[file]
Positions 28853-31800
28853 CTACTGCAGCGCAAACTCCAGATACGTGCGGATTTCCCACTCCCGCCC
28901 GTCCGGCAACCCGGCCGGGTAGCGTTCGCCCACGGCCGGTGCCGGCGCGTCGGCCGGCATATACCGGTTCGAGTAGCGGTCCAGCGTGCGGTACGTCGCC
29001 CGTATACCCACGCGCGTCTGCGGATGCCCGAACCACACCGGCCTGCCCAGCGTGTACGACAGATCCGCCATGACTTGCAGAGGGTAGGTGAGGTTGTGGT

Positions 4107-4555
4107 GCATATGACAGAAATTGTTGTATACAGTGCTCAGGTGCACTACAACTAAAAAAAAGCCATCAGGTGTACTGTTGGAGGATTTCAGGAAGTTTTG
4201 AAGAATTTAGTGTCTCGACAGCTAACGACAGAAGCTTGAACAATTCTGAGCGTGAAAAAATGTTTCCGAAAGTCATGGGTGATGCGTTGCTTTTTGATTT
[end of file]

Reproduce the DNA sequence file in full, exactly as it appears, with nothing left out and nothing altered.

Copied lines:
Positions 28853-31800
28853 CTACTGCAGCGCAAACTCCAGATACGTGCGGATTTCCCACTCCCGCCC
28901 GTCCGGCAACCCGGCCGGGTAGCGTTCGCCCACGGCCGGTGCCGGCGCGTCGGCCGGCATATACCGGTTCGAGTAGCGGTCCAGCGTGCGGTACGTCGCC
29001 CGTATACCCACGCGCGTCTGCGGATGCCCGAACCACACCGGCCTGCCCAGCGTGTACGACAGATCCGCCATGACTTGCAGAGGGTAGGTGAGGTTGTGGT

Positions 4107-4555
4107 GCATATGACAGAAATTGTTGTATACAGTGCTCAGGTGCACTACAACTAAAAAAAAGCCATCAGGTGTACTGTTGGAGGATTTCAGGAAGTTTTG
4201 AAGAATTTAGTGTCTCGACAGCTAACGACAGAAGCTTGAACAATTCTGAGCGTGAAAAAATGTTTCCGAAAGTCATGGGTGATGCGTTGCTTTTTGATTT